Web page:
One of my favorite discoveries is the Future Studio, which is the home of "Chicken Boy," a great icon of the offbeat artistic vibe of Northeast Los Angeles. Art Fein nicknamed Chicken Boy the Statue of Liberty of Los Angeles. A 22 ft high statue of a man with the head of a chicken, Chicken Boy once stood above the Chicken Boy Restaurant in downtown Los Angeles. Constructed in 1969, saved from destruction in 1984, Future Studio acquired the fiberglass statue and began searching for a home for it. Several museums turned down the opportunity to house Chicken Boy in their sculpture gardens. Finally, in 2007, Future Studio installed the statue at 5558 N. Figueroa St. You can see the statue anytime since it's outside on the roof, but the Studio is open by appointment (323-254-4565 or This email address is being protected from spambots. You need JavaScript enabled to view it.and on NELAArt.com's Second Saturday Art Walks. There is a room devoted to Chicken Boy including many actual items with Chicken Boy on them, and the profits go to the upkeep and preservation of Chicken Boy himself. For more info go to chickenboy.com. This Saturday, December 6, Future Studio has its Christmas sale from noon to 6 pm.

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Holiday Reprieve for some in Default

Fannie Mae and Freddie Mac announced that they are temporarily suspending foreclosures and evictions during the holiday season in an effort to keep people from losing their homes, said an article in the Washington Post by Zachary Goldfarb.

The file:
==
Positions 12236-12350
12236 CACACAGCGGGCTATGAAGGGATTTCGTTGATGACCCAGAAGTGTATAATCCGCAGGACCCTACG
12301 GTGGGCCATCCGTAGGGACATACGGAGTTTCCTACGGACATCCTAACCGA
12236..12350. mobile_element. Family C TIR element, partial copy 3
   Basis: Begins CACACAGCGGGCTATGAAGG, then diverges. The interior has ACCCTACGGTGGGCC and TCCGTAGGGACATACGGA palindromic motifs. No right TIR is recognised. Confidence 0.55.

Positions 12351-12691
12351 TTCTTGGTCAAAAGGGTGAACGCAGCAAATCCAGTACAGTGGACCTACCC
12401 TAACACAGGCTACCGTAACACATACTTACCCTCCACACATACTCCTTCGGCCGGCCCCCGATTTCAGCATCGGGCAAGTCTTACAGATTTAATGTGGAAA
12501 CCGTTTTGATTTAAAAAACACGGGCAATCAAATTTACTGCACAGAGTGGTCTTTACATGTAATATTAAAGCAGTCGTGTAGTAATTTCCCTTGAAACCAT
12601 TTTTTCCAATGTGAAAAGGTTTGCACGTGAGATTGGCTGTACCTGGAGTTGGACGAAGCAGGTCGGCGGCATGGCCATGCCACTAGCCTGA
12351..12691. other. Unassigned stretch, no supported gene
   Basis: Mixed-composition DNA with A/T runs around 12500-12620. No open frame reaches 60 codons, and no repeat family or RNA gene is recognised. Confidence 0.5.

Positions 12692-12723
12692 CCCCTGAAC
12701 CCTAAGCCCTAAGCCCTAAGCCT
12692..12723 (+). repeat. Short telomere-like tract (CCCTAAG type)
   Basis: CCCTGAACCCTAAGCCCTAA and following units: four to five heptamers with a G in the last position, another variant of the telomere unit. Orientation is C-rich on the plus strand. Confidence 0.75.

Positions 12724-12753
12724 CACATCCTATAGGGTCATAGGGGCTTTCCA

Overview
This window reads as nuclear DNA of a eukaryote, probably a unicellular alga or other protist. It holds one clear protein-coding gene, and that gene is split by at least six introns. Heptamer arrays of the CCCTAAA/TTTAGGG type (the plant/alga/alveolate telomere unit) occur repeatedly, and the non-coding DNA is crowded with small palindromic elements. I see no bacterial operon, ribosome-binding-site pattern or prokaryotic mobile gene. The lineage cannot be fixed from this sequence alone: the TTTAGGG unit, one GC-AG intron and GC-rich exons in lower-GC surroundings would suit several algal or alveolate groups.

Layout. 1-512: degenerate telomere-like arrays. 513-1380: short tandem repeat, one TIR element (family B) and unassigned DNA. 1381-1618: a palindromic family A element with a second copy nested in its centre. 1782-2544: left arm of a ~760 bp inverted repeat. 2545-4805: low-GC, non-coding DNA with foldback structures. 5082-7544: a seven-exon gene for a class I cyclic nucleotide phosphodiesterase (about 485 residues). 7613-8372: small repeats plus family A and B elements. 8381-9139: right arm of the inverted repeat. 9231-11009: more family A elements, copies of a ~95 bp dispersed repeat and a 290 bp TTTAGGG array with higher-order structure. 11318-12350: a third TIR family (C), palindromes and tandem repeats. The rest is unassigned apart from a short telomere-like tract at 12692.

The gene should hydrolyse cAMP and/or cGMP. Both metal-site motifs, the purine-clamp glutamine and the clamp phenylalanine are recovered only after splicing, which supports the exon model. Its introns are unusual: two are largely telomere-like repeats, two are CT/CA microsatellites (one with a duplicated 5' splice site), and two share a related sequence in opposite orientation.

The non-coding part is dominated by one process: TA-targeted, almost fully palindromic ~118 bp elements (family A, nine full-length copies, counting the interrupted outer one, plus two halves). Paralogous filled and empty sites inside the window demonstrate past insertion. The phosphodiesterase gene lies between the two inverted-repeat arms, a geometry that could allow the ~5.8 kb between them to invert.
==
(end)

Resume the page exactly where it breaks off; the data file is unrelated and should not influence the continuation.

The companies said they are taking the step so they can include more people in a newly announced program to change the terms of troubled mortgages to make them more affordable.

The mortgage finance giants, seized by the government in early September, have been under pressure by lawmakers and housing advocates to take bolder steps to fight foreclosures. As the owners or backers of trillions of dollars of mortgages, the companies have an unrivaled ability to shape the home loan market and help people with distressed mortgages.

Last week, the companies said they would enact a program to restructure mortgages for borrowers who are falling behind in their payments. That effort would seek to help homeowners who haven't paid their loans for three months but whose homes had not been foreclosed upon yet. In a foreclosure, Fannie Mae or Freddie Mac seizes control of a home and, usually, tries to sell it.

The foreclosure freeze announced November 21 will extend the mortgage modification program to those who have been declared in default and are at immediate risk of being forced from their homes. The companies said as many as 16,000 borrowers could benefit.